September 18, 2009

Will Keats Become A Bright Movie Star?

There is a new film, Bright Star, out this month that centers on the passionate, brief, love affair between poet John Keats and Fanny Brawne before his death at age 25.

Directed by Jane Campion (her Oscar-winner is The Piano), the film is set in London 1818. The secret love affair begins between the 23 year-old English poet (played by Ben Whishaw) and the girl next door, Fanny Brawne (Abbie Cornish), who ia a student of high fashion. This unlikely pair begin at odds, he thinking her a stylish minx, while she was unimpressed not only by his poetry but also by literature in general.

When Fanny's mother and Keats' best friend discover the affair and feel it is dangerous to their futures. Helplessly absorbed in each other, Keats wrote to her in a letter "I have the feeling as if we're dissolving."

Keats wrote the poem "Bright Star" in 1819 and revised it in 1820, perhaps on his final voyage to Italy. Friends and his doctor had urged him to try a common treatment for tuberculosis, a trip to Italy; however, Keats was aware that he was dying.

Many critics feel that the English (AKA Shakespearean) sonnet was addressed to Fanny Brawne with evidence including one of Keats's love letters to Brawne which says "I will imagine you Venus tonight and pray, pray, pray to your star like a Heathen. Your's ever, fair Star."

Other poems by Keats were more obviously written to Fanny, such as "The day is gone..." and "I cry your mercy..." which are similar in form to "Bright Star."

BRIGHT STAR, WOULD I WERE STEDFAST


Bright star, would I were stedfast as thou art---
Not in lone splendour hung aloft the night
And watching, with eternal lids apart,
Like nature's patient, sleepless Eremite,
The moving waters at their priestlike task
Of pure ablution round earth's human shores,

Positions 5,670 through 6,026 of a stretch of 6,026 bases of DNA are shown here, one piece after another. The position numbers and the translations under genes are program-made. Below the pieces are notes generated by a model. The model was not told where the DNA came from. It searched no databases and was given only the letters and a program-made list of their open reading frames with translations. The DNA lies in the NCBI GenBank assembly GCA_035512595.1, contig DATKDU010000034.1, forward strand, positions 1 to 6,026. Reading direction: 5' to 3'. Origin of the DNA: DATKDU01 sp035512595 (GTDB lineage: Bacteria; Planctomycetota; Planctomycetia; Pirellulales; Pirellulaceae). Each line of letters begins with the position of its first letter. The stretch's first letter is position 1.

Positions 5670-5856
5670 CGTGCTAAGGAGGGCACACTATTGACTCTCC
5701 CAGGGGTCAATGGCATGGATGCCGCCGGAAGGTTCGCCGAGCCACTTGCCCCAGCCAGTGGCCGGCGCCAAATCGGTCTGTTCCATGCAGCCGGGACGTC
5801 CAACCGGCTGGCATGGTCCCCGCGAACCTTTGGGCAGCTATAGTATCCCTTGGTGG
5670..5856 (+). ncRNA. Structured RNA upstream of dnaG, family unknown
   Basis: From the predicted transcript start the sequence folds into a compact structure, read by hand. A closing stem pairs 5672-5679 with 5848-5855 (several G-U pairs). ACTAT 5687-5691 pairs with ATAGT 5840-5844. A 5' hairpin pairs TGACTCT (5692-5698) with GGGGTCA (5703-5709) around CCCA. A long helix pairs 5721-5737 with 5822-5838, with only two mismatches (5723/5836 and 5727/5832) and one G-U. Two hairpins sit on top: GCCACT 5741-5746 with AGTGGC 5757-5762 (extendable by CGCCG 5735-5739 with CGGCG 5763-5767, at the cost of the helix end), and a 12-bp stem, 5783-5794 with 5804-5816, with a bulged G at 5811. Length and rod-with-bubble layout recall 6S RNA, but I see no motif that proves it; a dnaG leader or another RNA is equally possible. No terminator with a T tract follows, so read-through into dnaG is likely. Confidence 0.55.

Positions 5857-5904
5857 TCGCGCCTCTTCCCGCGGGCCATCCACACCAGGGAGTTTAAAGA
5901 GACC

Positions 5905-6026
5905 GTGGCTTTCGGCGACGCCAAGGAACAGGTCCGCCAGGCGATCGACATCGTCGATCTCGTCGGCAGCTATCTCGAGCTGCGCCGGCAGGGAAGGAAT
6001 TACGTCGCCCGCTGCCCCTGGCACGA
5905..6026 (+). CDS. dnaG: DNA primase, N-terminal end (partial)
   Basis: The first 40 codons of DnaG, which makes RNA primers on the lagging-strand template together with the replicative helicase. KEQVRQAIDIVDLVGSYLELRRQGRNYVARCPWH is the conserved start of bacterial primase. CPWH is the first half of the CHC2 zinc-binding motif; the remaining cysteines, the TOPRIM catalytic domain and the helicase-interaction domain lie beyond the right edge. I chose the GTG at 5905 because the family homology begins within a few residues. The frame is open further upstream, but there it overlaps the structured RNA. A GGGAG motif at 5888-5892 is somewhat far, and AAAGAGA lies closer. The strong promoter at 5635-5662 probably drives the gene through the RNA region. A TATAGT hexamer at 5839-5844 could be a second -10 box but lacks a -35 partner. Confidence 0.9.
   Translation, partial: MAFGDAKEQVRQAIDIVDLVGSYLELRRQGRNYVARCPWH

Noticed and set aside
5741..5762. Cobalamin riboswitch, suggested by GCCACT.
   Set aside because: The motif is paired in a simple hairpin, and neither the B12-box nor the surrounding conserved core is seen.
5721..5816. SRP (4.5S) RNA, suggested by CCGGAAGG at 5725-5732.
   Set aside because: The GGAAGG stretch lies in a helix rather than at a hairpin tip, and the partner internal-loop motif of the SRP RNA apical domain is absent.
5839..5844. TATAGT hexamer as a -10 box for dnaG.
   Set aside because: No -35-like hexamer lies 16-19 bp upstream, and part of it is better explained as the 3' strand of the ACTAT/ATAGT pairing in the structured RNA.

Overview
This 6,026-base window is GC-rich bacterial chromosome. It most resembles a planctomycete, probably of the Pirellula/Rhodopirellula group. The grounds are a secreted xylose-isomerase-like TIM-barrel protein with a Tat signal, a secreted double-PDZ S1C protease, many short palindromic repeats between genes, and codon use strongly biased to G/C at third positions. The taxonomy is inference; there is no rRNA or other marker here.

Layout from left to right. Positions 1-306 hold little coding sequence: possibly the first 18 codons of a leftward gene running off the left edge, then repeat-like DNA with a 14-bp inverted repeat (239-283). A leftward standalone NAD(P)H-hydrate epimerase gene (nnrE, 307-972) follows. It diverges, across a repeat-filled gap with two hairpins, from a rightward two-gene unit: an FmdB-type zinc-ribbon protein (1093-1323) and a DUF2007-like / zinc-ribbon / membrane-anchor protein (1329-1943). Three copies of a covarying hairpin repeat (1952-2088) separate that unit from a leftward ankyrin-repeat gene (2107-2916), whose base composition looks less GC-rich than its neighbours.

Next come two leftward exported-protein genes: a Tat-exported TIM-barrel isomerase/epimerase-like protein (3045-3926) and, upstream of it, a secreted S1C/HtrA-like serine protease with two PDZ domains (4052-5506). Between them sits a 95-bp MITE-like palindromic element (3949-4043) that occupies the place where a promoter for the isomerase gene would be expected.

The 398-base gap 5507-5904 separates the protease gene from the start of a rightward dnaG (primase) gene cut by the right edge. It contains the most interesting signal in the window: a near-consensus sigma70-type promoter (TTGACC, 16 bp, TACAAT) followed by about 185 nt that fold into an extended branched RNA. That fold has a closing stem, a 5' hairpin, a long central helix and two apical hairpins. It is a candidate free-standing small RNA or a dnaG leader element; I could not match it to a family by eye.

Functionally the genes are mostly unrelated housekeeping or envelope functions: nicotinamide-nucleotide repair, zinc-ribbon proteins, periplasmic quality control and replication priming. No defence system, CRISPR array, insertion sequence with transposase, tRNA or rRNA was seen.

Or gazing on the new soft-fallen mask
Of snow upon the mountains and the moors---
No---yet still stedfast, still unchangeable,
Pillowed upon my fair love's ripening breast,
To feel for ever its soft fall and swell,
Awake for ever in a sweet unrest,
Still, still to hear her tender-taken breath,
And so live ever---or else swoon in death.

By John Keats



The poem opens with the poet's desire to be as steadfast as a star. Of course, that an impossibility and he realizes by the end of the poem. Criticism on the poem talks about the "for ever" or "ever" emphasis, time and eternity.

What remains is the possibility of steadfastness in terms of human life and love and movement.

The desire for permanence, timelessness and the eternity of a star in a world bound by time and constantly in flux appears in other Keats poems.

The poet accepts the possibility of dying from pleasure. "Swoon" has sexual overtones. (An orgasm is often compared to a dying - the French term for orgasm is le petit morte, or the small death.)

Some of the Keats poems that are excerpted in the film include Endymion, "When I Have Fears that I May Cease to Be," "The Eve of St. Agnes, section XXIII, [Out went the taper as she hurried in]," "Ode to a Nightingale," "La Belle Dame Sans Merci," and the title poem, "Bright Star."

Campion credits Andrew Motion's Keats: A Biography as an inspiration for the film's approach to their love.

See a review of the film at the Academy of American Poets site.





4 comments:

  1. I feared what Hollywood would do to Keats at first, but then I saw the trailer. Now I can't wait to make the trip to the theaters.

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  2. Cool article as for me. I'd like to read a bit more about that topic. Thanks for posting that information.

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  3. Hi, I have just seen the movie "Bright Star" and enjoyed it, I made a wool picture of Fanny Have a good day cheers Marie

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    You have given the link! Interesting work you do. Thanks for checking out the blog.

    KR

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